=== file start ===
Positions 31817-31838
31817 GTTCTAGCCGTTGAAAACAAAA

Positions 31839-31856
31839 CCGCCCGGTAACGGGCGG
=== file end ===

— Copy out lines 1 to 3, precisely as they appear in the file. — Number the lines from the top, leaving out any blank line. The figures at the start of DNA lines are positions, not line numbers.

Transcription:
Positions 31817-31838
31817 GTTCTAGCCGTTGAAAACAAAA

Positions 31839-31856